The Department of Labor fiduciary rule is teetering on the brink of death after the Justice Department, which was defending the rule in court, appears to have let a key deadline pass to keep the case alive.
On March 15, the 5th Circuit Court of Appeals struck down the DOL fiduciary rule, which raises investment advice standards in retirement accounts, in a split 2-1 decision. The Department of Justice had until Wednesday to appeal to the Supreme Court for a hearing.
A source with knowledge of the legal proceedings confirmed that the DOJ didn't petition the Supreme Court. The plaintiffs' attorney — Eugene Scalia, of the law firm Gibson Dunn & Crutcher — didn't immediately return a call seeking comment. A DOJ spokesperson also didn't return calls.
Effectively, that means the Trump administration is happy to let the Obama-era rule die in court. That may not be a surprise — the Justice Department also had the option to ask the full appellate court for a rehearing by April 30, but didn't do so.
Three states and AARP, which represents the interests of older Americans, tried to intervene in the case to defend the fiduciary rule, but the court denied their petitions.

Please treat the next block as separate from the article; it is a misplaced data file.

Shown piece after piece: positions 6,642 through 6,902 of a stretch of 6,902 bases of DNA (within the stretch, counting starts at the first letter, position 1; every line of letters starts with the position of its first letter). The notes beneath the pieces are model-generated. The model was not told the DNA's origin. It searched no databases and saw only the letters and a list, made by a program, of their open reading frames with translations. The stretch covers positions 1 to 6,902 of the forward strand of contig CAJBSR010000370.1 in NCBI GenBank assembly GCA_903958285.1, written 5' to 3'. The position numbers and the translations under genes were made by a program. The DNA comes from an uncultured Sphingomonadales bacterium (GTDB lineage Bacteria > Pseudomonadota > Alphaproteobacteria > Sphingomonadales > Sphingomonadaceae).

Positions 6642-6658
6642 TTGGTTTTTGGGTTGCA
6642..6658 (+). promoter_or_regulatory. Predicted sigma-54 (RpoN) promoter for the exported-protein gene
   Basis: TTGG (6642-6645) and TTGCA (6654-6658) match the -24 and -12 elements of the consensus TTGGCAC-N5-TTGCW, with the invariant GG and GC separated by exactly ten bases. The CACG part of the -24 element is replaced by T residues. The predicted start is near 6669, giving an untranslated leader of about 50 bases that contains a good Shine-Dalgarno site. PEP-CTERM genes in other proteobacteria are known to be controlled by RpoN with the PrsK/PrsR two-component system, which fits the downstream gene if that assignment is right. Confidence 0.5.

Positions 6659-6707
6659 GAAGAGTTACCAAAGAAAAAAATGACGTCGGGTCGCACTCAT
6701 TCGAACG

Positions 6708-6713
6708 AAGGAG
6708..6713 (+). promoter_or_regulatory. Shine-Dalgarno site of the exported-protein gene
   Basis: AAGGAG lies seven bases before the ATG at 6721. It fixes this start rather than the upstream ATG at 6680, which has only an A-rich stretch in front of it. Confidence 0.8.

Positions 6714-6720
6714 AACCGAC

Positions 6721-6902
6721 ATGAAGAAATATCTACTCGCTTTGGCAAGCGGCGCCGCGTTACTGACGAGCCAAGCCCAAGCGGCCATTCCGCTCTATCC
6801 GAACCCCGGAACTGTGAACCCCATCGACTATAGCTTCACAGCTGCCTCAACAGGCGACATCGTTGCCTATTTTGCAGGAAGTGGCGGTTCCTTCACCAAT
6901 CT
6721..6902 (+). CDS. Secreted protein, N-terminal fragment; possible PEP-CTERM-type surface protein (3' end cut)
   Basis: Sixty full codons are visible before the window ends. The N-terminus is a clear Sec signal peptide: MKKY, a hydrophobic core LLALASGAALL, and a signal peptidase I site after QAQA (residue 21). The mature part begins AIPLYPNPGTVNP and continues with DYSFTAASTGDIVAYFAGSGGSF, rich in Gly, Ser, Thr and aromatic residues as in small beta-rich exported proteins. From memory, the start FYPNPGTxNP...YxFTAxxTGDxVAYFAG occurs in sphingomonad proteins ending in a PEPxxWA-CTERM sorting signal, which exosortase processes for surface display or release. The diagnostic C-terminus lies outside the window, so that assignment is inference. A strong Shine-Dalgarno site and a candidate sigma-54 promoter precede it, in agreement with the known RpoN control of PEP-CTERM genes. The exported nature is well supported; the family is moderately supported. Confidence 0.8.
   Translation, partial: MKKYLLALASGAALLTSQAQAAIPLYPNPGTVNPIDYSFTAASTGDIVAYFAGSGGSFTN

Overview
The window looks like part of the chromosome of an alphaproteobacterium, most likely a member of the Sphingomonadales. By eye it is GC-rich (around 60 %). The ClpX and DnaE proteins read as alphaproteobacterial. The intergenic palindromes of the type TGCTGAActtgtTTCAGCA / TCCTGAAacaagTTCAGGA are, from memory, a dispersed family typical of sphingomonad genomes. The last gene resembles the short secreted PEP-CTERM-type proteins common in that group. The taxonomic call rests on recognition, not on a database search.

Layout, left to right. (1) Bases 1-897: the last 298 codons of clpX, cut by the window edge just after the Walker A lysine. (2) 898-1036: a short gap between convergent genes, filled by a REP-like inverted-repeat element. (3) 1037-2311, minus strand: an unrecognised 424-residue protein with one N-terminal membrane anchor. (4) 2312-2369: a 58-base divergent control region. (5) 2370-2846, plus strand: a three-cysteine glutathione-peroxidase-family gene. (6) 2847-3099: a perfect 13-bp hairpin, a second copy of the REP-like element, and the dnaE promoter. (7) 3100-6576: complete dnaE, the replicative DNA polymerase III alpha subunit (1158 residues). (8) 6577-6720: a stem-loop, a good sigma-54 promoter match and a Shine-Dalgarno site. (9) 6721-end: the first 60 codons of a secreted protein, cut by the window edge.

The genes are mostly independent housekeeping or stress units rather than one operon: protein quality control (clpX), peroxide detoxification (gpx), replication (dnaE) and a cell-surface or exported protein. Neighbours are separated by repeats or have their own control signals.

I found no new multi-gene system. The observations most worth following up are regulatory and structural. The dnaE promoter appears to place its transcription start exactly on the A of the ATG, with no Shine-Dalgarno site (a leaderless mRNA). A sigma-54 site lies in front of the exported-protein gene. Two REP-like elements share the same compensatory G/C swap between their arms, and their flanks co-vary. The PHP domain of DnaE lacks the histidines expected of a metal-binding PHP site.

That left an appeal to the Supreme Court as one of the last bastions of hope for proponents of the rule.
The regulation isn't dead just yet, because the 5th Circuit hasn't issued a mandate making its March 15 decision effective. That mandate will officially strip the fiduciary rule from the books.
Though there is no hard-and-fast date by which the 5th Circuit has to issue the mandate, court watchers expected it by May 7, given the typical rules of appellate procedure.
That leaves many questioning: What's the hold up?
It's impossible to know for sure, legal experts say. A court clerk in the 5th Circuit couldn't comment on the timing of a mandate.
One popular theory is that the 5th Circuit judges were waiting to see if the Justice Department would appeal to the Supreme Court. The answer may also be as simple as there being administrative delays, experts say.
"The most likely thing is they're just taking their time," said Kevin Walsh, an attorney at Groom Law Group.
Another theory, though remote, is that one of the 15 active judges in the 5th Circuit is seeking a rehearing of the case. If one judge requests a poll and a majority of active judges decides to rehear the case, that route could come to pass, Mr. Walsh said.
"It's rare that that happens," he said. "At the same time, we're now past June 13, so outlandish theories carry a little more weight than they would have on May 8."
If the court ultimately issues a mandate taking the regulation off the books, rules would revert to the status quo prior to June 2017, when the first of two phases of the fiduciary rule took effect. The rule significantly broadened the scope of activity leading brokers to be considered fiduciaries for their investment recommendations to clients.
"I think we just have to be a bit patient," George Michael Gerstein, an attorney at Stradley Ronon Stevens & Young, said of the 5th Circuit mandate. "It's probably a fool's errand to read too much into it at this point in time."